When I read of this yesterday, I pondered the wireless link with its 10-inch range, presumably under optimal conditions, and promptly figured that an unsophisticated jammer wouldn't need a lot of power.
Actually hacking the gun is neither necessary nor interesting, as long as the "smart" tech is just blocking operation of a normal firing mechanism. If it had an electronic firing mechanism, though... hoo boy! Update the firmware to fire after a 1.7 second delay, or at 11:43 on Tuesday, or....

Stephanie Belser said...

What Dave said. Any halfway competent radio geek could design and build such a jammer.

Of course, the odds of there being criminals who are smart enough to design and build one would probably be "one in a very large number". So the Chinese will make them, and ICE will track who gets them.

deadmandance said...

Nope, not interested. I did just buy a another revolver, though.

Robert Fowler said...

Most of the tech stuff is beyond me, I was a automotive tech. The thing I find amusing is the manufacturer seems to think a 10% failure rate is acceptable. How would you like to need that bad boy only to find out the chambered round is the 10th one. That would be a holy shit moment.

Robert Fowler said...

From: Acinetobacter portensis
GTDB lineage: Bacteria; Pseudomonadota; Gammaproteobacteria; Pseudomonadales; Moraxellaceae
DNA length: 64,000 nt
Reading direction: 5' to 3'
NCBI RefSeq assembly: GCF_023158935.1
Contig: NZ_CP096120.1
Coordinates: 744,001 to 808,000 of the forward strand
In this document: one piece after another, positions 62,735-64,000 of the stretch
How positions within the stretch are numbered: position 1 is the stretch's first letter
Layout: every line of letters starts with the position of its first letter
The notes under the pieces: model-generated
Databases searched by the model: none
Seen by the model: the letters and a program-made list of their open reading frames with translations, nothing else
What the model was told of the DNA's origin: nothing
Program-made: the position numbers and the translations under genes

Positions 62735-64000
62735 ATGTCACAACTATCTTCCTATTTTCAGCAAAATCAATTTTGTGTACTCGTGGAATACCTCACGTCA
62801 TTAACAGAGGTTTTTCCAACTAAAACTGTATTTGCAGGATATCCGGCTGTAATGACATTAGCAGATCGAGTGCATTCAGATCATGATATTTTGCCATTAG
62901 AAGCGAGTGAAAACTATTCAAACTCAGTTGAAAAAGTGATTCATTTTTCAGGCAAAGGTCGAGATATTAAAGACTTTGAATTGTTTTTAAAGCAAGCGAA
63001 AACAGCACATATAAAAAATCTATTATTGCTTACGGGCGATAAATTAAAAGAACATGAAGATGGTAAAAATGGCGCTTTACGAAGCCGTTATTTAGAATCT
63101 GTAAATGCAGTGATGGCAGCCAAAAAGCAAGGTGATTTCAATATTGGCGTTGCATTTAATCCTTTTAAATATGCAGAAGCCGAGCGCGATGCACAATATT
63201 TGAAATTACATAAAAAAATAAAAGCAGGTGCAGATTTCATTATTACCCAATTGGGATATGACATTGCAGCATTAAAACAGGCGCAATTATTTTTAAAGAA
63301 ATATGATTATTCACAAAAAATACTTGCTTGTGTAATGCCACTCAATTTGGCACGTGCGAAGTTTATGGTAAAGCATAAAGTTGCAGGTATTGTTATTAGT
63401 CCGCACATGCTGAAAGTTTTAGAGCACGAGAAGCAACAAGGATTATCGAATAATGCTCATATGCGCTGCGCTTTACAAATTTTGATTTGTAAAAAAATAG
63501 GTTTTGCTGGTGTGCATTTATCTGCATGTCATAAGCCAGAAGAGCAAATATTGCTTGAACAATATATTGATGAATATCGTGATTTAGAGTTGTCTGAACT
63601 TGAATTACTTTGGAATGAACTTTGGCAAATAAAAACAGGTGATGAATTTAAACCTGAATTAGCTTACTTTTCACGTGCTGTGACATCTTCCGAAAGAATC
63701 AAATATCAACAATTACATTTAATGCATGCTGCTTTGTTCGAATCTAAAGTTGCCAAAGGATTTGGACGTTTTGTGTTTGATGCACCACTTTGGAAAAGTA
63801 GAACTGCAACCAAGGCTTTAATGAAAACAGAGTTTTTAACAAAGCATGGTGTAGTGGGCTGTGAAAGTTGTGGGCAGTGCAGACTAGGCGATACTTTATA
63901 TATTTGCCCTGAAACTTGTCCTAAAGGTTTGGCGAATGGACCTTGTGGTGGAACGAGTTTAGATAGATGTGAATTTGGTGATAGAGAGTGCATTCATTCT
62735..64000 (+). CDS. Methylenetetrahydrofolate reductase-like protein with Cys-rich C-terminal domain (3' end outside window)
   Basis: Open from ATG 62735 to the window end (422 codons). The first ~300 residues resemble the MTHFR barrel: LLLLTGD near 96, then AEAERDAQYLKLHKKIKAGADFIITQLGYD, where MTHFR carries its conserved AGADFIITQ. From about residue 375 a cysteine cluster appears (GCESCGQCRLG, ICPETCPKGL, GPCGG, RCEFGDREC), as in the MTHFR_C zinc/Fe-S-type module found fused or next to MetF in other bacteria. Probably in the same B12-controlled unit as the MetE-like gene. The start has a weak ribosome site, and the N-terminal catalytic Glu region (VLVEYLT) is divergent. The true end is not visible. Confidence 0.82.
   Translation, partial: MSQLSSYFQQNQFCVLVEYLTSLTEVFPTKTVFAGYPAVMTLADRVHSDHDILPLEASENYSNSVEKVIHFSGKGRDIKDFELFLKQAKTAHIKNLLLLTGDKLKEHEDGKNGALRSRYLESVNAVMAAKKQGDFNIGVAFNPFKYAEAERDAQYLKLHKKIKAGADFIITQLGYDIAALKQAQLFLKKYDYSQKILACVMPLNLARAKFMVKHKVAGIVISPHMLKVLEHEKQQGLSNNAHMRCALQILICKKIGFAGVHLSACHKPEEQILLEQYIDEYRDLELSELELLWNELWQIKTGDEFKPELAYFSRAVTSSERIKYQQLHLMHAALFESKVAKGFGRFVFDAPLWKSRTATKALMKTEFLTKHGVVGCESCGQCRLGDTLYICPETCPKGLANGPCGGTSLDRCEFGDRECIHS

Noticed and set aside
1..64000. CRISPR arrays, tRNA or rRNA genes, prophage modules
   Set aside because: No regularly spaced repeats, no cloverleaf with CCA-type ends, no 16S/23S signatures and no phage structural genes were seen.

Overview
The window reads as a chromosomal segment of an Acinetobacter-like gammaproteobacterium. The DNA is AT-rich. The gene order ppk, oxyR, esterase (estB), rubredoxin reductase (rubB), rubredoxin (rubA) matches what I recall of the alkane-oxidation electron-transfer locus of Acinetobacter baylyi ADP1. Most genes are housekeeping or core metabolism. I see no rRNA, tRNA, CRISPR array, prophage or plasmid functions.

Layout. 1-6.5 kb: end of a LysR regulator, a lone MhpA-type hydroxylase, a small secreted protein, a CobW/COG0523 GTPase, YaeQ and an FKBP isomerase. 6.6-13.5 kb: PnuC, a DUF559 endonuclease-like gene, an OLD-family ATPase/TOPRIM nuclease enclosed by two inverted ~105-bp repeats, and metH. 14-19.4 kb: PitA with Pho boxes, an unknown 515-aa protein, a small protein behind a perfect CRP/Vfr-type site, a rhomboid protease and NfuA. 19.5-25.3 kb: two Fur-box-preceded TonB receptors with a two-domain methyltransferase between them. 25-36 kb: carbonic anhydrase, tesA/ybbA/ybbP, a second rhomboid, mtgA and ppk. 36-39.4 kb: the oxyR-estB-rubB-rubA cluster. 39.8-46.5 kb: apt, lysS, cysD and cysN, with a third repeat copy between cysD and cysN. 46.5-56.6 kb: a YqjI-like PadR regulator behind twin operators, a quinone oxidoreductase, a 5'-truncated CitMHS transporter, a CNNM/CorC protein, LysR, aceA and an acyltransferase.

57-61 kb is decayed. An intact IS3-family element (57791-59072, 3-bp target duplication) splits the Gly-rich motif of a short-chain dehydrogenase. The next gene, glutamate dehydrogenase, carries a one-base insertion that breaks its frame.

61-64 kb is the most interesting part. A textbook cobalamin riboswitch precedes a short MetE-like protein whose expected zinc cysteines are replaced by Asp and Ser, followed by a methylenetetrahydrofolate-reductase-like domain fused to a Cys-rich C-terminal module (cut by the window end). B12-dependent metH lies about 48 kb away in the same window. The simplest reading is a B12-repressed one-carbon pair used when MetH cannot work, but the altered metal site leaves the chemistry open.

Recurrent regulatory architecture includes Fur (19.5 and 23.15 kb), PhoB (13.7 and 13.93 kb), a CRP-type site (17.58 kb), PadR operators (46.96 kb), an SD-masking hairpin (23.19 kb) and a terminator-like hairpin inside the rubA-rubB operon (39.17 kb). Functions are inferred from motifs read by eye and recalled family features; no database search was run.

Passed along at

Dave H said...

Stephanie Belser: Criminals as a rule aren't that smart, but there are some enterprising geeks out there who'd be happy to sell such a device. Or to sell something they claimed would disable a smart gun, knowing they're not likely to get may complaints when it fails.

Kind of like some defense contractors.

Jake (formerly Riposte3) said...

"Of course, the odds of there being criminals who are smart enough to design and build one would probably be "one in a very large number"."

And that "one in a very large number" is going to make a pretty darn good living selling jammers and de-borked guns to the rest of them.

And, like Dave H said, there will be plenty of others willing to sell something they claim will do it, but doesn't. They are, after all, crooks.

Ken said...

Clippy: "It looks like you want to shoot a home invader."

Borepatch said...

Ken, LOL